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Henze's Phaedra - the UK premiere

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Rosalind Porter Rosalind Porter | 13:38 UK Time, Monday, 8 February 2010

Alexandre_Cabanel_Phaedra.jpgHaving been sidelined by a particularly virulent bug (imagine a percussion section playing fortissimo on your insides...) I've had rather longer than anticipated to consider my thoughts on this concert performance of Hans Werner Henze's Phaedra.

One of my best DVD buys in recent years was Henze's glorious L'Upupa und der Triumph der Sohnesliebe  - I must have listened to it at least a dozen times already and still find so much to discover and enjoy.  So when I heard that his latest operatic work Phaedra was to receive its UK premiere this weekend at the Barbican, I knew I had to be there.

Phaedra occupies a different sound world to L'Upupa by using a smaller orchestra of 23 players - 14 woodwind and brass alongside a harp, celesta, piano, array of percussion and just 4 strings, brilliantly performed here by the virtuosic instrumentalists of Frankfurt's Ensemble Modern under the expert direction of conductor Michael Boder.  With this combination Henze creates a vivid range of orchestral colour, every bar of music seemed distilled down to the bare essentials, much more so than in the frequently lush, exotic sound-world of L'Upupa.

Phaedra doesn't possess a pretty plot.  Instead it offers betrayal, rape, incest, murder, suicide, seduction, mutilation and much more.  This isn't the journey to enlightenment that we travelled on in L'Upupa, rather an emotion and event driven drama played out by the four main protagonists:  Phaedra (Maria Riccarda Westerling, mezzo), Hippolytus ( John Mark Ainsley, tenor), Aphrodite ( Marlis Petersen, soprano), Artemis (Axel Koehler, counter-tenor) as well as the smaller but key role of the Minotaur (sung by Lauri Vasar, baritone).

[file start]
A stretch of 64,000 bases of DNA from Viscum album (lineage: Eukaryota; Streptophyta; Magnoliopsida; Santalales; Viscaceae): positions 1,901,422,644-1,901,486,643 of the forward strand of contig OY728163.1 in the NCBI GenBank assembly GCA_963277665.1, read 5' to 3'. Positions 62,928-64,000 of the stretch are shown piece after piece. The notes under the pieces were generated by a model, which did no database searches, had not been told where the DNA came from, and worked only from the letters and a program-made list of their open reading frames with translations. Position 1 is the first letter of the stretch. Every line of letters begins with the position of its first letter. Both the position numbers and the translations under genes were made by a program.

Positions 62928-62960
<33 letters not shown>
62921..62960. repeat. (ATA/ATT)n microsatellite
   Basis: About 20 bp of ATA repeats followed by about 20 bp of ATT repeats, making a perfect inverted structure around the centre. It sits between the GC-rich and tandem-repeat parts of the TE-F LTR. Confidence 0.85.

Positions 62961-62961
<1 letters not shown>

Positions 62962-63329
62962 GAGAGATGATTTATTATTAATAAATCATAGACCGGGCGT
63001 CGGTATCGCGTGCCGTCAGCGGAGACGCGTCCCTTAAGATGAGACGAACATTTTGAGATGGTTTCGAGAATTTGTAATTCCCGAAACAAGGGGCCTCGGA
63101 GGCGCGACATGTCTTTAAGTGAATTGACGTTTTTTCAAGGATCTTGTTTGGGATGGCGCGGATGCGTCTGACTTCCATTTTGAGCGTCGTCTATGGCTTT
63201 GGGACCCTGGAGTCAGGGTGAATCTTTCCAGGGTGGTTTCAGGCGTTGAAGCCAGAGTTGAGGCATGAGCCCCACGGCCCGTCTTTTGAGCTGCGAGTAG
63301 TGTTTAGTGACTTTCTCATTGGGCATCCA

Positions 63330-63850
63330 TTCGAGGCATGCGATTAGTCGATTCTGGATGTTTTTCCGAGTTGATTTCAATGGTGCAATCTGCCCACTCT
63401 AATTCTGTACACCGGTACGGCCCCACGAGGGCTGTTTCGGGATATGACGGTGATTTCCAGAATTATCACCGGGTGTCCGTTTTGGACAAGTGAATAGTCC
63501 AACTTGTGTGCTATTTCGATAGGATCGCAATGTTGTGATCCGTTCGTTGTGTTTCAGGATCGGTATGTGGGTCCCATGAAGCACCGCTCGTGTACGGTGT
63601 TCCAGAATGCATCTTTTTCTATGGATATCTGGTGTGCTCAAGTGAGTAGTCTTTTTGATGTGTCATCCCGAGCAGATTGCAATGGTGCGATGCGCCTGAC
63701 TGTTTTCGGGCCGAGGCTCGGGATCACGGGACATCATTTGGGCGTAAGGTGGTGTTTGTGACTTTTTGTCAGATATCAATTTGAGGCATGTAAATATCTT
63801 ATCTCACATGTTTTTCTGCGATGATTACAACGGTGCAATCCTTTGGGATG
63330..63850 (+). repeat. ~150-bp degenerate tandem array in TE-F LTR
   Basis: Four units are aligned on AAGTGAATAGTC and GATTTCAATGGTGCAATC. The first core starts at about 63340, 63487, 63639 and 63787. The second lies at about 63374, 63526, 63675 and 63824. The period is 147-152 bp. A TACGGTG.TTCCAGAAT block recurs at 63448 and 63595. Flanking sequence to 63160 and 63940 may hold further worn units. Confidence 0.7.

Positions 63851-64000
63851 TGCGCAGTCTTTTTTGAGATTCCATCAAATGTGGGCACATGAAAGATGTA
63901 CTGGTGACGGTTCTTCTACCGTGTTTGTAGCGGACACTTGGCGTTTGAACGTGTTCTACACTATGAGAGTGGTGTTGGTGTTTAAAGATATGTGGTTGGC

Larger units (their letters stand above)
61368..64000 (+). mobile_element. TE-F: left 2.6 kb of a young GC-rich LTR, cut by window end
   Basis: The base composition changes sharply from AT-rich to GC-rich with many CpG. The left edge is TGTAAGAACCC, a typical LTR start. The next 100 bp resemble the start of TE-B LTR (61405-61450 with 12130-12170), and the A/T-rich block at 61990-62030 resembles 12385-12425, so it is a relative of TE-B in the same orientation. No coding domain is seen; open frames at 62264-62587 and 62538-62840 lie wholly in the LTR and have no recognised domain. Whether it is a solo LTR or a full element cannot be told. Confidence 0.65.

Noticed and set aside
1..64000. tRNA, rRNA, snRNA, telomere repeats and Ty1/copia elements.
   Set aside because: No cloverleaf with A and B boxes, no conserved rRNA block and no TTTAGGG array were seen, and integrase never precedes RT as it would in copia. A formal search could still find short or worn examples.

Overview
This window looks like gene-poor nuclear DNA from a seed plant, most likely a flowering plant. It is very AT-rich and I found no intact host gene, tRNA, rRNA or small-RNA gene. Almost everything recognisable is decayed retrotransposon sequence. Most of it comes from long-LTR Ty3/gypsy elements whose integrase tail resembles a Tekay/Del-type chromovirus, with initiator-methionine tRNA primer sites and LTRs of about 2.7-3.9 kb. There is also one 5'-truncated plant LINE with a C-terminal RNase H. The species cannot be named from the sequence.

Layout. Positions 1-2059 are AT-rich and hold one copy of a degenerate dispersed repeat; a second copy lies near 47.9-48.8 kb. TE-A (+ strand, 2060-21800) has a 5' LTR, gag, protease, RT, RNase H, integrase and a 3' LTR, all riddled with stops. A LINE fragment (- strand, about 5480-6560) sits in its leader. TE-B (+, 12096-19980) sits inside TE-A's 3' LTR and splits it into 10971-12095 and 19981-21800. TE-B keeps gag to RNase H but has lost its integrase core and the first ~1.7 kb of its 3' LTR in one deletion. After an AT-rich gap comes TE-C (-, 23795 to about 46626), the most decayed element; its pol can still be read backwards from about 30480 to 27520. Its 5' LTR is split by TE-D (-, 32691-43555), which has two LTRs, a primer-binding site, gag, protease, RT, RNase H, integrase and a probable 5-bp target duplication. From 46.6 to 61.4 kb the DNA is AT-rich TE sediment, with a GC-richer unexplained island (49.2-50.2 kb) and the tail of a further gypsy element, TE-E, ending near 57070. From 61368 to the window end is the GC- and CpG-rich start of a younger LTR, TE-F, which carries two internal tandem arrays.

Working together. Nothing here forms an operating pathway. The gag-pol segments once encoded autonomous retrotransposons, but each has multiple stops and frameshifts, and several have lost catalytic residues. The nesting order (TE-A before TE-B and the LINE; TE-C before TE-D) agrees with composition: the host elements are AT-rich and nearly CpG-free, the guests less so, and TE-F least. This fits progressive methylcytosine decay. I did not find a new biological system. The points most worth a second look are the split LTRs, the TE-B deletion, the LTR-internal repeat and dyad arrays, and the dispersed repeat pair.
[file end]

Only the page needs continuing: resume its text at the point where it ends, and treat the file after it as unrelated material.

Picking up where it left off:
For me the immediate impression was how polished the orchestra sounded.  There was a feeling of total familiarity with the score and its technical and musical demands.  It was also very easy to follow the German pronunciation of the singers.  Yes, we had a translation in sur-titles above the Barbican stage, but as a German speaker I could hear and understand exactly what was being sung, due to firstly, the exceptionally clear diction of the singers and secondly, the crystal clarity of Henze's orchestration which never obscured the vocal line no matter how intense the music.  In hindsight this greatly increased my appreciation of the performance. 

Perhaps the most indelible impact of the evening came with the use of electronically generated pre-recorded music - or 'bruitage' - at key dramatic points of the opera.  This was particularly powerful at the moment when Hippolyte was taken down into the Underworld as the lights dimmed and this incredibly evocative sound-scape (by Henze's assistant Francesco Antonioni) enveloped the auditorium.  Suddenly the audience was transported into another, parallel world, far removed from that of the orchestra and singers we'd previously been listening to; this was something much more intangible, something almost alien to our musical aural concept.  It was spine-chilling in the suddenness and searing intensity of its effect.